Mr. Palfrey is a British spymaster.
As a couple other in this compendium who have that job description, Palfrey occupies his time hunting down those who spy on and against the British Government. This can and does mean he goes up against, as the common American parlance puts it, "all enemies foreign and domestic".
It is his patch to seek out enemy agents seeking to seduce via money or sex members of the ruling party or bureaucrats to work for them.
It is part of his job to sniff out those at and around Whitehall who have already been turned or who, for greed or spite or just for a lark, turned themselves.
And it is his task to help prove a negative at times when evidence might accidentally or deliberately implicate a truly honest person, threatening to destroy a reputation or eliminate an obstacle. This last job is particularly difficult at times because "proving a negative" is always a challenge.
Mr. Palfrey does all this while, as he puts it a couple of times, working for the Home Office. He, or his associate, will be asked at times if he is MI5 and MI6 and he will honestly affirm that he is connected to neither.
This makes for a wonderfully mysterious aspect to Palfrey because he speaks the truth here when he says he is not with those organizations but being with the Home Office leaves much unsaid.
Who or what he works for does, though, have considerable authority and connections. Palfrey answers to a person known only as the Coordinator but that person speaks on a very regular basis directly with the Prime Minister (unnamed but certainly Margaret Thatcher considering the time frame and the frequent references to her being female). This Coordinator, who for most of the time we know Palfrey, is herself an interesting woman, wielding a considerable amount of authority and yet prone to be concerned with pinching pennies.
When we first meet Palfrey, he enjoys a quite spacious and nicely furnished office which seems to lack for nothing a person might want, except for windows which Palfrey does not seem to mind. But just because he, and those visiting him, cannot look out, others can and do look in for we find that his meetings are constantly being monitored and recorded by a spooky fellow in a basement office. We assume (dangerous for this line of work) that Palfrey is not only aware of the surveillance but is the one who set it up. [Note: this was presented in the first 'pilot' episode known as The Traitor.]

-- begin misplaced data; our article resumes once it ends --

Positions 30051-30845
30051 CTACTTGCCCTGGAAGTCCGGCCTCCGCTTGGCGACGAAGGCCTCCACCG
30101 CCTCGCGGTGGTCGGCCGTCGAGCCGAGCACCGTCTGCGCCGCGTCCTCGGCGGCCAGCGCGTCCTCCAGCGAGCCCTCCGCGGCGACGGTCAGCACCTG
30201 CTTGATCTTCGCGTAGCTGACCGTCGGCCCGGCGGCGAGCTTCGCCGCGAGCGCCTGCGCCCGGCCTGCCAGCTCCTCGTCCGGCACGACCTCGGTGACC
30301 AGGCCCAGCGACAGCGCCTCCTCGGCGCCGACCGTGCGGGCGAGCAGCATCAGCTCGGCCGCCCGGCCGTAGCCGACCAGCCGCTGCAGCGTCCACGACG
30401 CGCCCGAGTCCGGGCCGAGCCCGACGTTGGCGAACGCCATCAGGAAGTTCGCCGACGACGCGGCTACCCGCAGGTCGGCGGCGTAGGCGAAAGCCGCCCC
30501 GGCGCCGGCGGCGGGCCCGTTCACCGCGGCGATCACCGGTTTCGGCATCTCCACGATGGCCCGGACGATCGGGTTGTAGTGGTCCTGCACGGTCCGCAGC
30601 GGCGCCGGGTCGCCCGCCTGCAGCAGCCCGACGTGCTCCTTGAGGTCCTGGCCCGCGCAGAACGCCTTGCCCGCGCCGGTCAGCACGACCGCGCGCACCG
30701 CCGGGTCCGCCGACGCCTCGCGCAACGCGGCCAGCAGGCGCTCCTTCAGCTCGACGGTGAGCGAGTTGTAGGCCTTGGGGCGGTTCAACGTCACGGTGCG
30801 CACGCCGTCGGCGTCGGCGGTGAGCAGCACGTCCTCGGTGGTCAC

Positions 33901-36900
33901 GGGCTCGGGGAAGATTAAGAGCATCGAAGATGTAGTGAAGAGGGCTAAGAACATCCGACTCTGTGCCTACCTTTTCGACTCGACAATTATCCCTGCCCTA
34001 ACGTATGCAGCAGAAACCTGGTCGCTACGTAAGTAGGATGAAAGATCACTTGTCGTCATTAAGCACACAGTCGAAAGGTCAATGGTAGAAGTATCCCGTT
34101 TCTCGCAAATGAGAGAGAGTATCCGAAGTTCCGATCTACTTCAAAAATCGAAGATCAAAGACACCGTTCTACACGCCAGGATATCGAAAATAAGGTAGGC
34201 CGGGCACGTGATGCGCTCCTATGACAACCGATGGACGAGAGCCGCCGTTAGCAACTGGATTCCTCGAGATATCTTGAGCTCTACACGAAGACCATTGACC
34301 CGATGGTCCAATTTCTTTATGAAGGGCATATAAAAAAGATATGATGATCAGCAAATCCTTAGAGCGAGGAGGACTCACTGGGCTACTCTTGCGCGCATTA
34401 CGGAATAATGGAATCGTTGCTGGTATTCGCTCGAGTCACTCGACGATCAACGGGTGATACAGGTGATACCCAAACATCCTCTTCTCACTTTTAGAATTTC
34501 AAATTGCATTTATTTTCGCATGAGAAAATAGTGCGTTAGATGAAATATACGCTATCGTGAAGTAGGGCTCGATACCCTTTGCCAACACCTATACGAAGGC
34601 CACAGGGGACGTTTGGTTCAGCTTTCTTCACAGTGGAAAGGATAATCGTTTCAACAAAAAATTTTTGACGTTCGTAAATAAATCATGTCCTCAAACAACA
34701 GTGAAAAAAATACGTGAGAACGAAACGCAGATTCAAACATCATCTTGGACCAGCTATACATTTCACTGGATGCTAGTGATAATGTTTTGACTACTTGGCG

However that all changes drastically when he returns from an enjoyable extended fishing vacation [i.e, when the actual series begins] and he finds that his then Coordinator has been shuffled out and a new one brought in and Mr. Palfrey is moved to totally different digs.
Palfrey is not a fan of change and the change is rather drastic. He goes from his windowless office to a rather drab one room office in an old building immediately adjacent to what seems to be either a boys high school or a prep school. The office is unfurnished when he first sees it and lacks any working heater, though he is assured it will be attended to. [I got the impression, though I could be wrong, that this austerity was more a sign of the frugality of the new Coordinator than any indication of displeasure at Palfrey whom she had not yet met.